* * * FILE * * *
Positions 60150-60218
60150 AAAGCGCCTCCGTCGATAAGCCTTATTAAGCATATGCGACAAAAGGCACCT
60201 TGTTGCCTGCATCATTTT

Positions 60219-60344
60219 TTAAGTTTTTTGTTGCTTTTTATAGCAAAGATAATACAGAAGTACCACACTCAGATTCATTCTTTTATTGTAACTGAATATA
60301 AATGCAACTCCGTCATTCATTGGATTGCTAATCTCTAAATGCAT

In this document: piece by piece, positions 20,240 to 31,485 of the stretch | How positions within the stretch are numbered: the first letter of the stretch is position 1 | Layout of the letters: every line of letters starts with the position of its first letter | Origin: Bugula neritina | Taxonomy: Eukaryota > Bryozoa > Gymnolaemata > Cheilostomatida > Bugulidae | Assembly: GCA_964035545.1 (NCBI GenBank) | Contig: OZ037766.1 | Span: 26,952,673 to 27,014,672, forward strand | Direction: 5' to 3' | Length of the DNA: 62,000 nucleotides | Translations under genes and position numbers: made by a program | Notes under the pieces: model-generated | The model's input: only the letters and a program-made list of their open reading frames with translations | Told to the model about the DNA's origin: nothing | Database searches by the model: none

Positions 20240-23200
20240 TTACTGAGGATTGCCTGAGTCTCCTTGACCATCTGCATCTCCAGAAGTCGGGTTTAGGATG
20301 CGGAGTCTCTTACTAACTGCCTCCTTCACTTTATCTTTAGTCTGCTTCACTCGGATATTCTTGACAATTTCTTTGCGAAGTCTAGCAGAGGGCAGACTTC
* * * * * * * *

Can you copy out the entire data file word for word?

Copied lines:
Positions 60150-60218
60150 AAAGCGCCTCCGTCGATAAGCCTTATTAAGCATATGCGACAAAAGGCACCT
60201 TGTTGCCTGCATCATTTT

Positions 60219-60344
60219 TTAAGTTTTTTGTTGCTTTTTATAGCAAAGATAATACAGAAGTACCACACTCAGATTCATTCTTTTATTGTAACTGAATATA
60301 AATGCAACTCCGTCATTCATTGGATTGCTAATCTCTAAATGCAT

In this document: piece by piece, positions 20,240 to 31,485 of the stretch | How positions within the stretch are numbered: the first letter of the stretch is position 1 | Layout of the letters: every line of letters starts with the position of its first letter | Origin: Bugula neritina | Taxonomy: Eukaryota > Bryozoa > Gymnolaemata > Cheilostomatida > Bugulidae | Assembly: GCA_964035545.1 (NCBI GenBank) | Contig: OZ037766.1 | Span: 26,952,673 to 27,014,672, forward strand | Direction: 5' to 3' | Length of the DNA: 62,000 nucleotides | Translations under genes and position numbers: made by a program | Notes under the pieces: model-generated | The model's input: only the letters and a program-made list of their open reading frames with translations | Told to the model about the DNA's origin: nothing | Database searches by the model: none

Positions 20240-23200
20240 TTACTGAGGATTGCCTGAGTCTCCTTGACCATCTGCATCTCCAGAAGTCGGGTTTAGGATG
20301 CGGAGTCTCTTACTAACTGCCTCCTTCACTTTATCTTTAGTCTGCTTCACTCGGATATTCTTGACAATTTCTTTGCGAAGTCTAGCAGAGGGCAGACTTC